[xviii] Rosin, H. (2014). “Why Kids Sext.” The Atlantic.

[xix] Englander, E. (2012). Low Risk Associated With Most Teenage Sexting: A Study of 617 18-Year-Olds. Massachusetts Aggression Reduction Center.

[xx] Ibid.

[xxi] Hasinoff, A. A. (2017). Sexting and privacy violations: a case study of sympathy and blame. International Journal of Cyber Criminology, 11(2), 202–217.

[xxii] Rice, E, et al. (2012). Sexually Explicit Cell Phone Messaging Associated With Sexual Risk Among Adolescents. Pediatrics; originally published online.

[xxiii] Döring, N. (2014). Consensual Sexting among Adolescents: Risk Prevention through Abstinence Education or Safer Sexting? Cyberpsychology: Journal of Psychosocial Research on Cyberspace 8, no. 1.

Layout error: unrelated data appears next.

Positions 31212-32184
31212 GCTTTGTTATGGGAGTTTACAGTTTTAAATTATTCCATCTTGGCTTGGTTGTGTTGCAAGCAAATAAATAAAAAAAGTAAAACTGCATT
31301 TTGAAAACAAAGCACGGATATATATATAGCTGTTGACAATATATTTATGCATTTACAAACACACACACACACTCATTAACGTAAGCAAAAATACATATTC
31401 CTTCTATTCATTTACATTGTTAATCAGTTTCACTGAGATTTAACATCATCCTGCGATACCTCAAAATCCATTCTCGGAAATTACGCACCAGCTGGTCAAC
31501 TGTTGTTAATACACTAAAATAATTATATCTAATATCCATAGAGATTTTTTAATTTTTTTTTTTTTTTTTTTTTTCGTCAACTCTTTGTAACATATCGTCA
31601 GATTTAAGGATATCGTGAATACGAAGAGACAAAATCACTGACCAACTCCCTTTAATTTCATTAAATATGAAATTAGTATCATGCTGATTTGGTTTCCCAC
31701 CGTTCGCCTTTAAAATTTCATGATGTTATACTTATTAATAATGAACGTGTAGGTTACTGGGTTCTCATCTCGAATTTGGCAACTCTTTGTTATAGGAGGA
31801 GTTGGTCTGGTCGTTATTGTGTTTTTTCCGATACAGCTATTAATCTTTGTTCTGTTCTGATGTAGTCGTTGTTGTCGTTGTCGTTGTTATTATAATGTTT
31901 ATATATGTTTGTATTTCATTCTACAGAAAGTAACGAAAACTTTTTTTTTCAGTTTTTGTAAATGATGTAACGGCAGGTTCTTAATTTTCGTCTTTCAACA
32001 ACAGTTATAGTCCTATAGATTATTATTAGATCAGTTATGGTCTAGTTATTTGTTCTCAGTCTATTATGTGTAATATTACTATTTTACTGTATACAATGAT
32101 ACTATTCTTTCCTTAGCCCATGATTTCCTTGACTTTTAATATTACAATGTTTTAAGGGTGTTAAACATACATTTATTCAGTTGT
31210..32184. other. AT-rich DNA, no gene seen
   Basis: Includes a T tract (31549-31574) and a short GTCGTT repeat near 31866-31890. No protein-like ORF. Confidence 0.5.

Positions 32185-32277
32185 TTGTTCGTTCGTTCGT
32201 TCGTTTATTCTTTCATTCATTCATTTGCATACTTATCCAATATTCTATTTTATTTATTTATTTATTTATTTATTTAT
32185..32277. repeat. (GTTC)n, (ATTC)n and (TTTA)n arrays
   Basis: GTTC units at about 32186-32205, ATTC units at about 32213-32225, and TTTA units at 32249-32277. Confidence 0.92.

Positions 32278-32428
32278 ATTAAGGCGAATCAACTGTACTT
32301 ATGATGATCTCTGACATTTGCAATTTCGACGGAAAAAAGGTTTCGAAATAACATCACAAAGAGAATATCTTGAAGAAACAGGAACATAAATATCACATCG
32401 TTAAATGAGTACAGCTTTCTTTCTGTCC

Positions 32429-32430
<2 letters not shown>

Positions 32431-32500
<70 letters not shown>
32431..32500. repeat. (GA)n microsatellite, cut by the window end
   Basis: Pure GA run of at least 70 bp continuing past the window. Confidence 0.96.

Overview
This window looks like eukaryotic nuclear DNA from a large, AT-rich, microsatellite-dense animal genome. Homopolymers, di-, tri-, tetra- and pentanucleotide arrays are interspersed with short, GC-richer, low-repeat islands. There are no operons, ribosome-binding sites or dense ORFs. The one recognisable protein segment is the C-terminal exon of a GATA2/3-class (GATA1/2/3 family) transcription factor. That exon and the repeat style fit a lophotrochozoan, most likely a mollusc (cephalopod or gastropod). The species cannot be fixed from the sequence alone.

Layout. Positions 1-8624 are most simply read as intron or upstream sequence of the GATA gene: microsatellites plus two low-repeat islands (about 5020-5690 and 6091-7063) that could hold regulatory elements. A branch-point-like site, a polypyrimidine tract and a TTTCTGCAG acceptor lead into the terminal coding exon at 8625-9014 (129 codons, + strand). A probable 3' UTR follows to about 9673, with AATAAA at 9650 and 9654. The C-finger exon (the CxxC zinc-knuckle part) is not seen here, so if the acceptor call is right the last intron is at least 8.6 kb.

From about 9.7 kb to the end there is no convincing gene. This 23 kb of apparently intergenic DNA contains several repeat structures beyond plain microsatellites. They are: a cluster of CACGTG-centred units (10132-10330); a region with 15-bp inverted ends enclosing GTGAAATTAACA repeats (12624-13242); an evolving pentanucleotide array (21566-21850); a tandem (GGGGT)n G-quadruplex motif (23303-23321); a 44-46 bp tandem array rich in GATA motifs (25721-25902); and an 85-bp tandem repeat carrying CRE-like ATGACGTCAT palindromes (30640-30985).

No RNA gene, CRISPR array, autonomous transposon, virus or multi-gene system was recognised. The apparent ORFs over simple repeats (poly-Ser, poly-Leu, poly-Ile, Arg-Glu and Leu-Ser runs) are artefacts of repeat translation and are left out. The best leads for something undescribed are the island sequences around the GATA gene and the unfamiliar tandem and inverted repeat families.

[xxiv] Albury, K., Crawford, K., Bryon, P., & Matthews, B. (2013). Young people and sexting in Australia: ethics, representation and the law, final report. Sydney: Australian Research Centre for Creative Industries and Innovation, University of New South Wales.

[xxv] Quayle, E., & Cariola L. (2017) Youth-Produced Sexual Images: A Victim-Centred Consensus Approach. SPIRTO.

[xxvi] Meissner, D (2014). “Sexting B.C. teen found guilty of child pornography.” Canadian Press. Retrieved from

[xxvii] Dunn,S., & Petricone-Westwood A. (2018) More than “Revenge Porn”: Civil Remedies for the Nonconsensual Distribution of Intimate Images, 2018 38th Annual Civil Litigation Conference 16, 2018 CanLIIDocs 10789, <>, retrieved on 2021-03-01